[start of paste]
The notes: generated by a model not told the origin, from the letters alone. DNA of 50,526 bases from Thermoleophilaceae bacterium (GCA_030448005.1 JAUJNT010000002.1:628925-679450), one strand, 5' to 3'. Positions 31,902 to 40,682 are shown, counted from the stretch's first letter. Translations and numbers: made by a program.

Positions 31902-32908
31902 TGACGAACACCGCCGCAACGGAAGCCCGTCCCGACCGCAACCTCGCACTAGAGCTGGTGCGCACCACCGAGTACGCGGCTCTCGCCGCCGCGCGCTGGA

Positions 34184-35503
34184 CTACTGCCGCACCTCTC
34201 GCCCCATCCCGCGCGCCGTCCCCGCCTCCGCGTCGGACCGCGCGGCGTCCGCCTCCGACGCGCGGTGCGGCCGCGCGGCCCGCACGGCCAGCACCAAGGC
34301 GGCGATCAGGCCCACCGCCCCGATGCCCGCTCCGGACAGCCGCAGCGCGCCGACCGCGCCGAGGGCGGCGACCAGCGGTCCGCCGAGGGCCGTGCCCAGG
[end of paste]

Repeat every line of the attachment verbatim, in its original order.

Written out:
The notes: generated by a model not told the origin, from the letters alone. DNA of 50,526 bases from Thermoleophilaceae bacterium (GCA_030448005.1 JAUJNT010000002.1:628925-679450), one strand, 5' to 3'. Positions 31,902 to 40,682 are shown, counted from the stretch's first letter. Translations and numbers: made by a program.

Positions 31902-32908
31902 TGACGAACACCGCCGCAACGGAAGCCCGTCCCGACCGCAACCTCGCACTAGAGCTGGTGCGCACCACCGAGTACGCGGCTCTCGCCGCCGCGCGCTGGA

Positions 34184-35503
34184 CTACTGCCGCACCTCTC
34201 GCCCCATCCCGCGCGCCGTCCCCGCCTCCGCGTCGGACCGCGCGGCGTCCGCCTCCGACGCGCGGTGCGGCCGCGCGGCCCGCACGGCCAGCACCAAGGC
34301 GGCGATCAGGCCCACCGCCCCGATGCCCGCTCCGGACAGCCGCAGCGCGCCGACCGCGCCGAGGGCGGCGACCAGCGGTCCGCCGAGGGCCGTGCCCAGG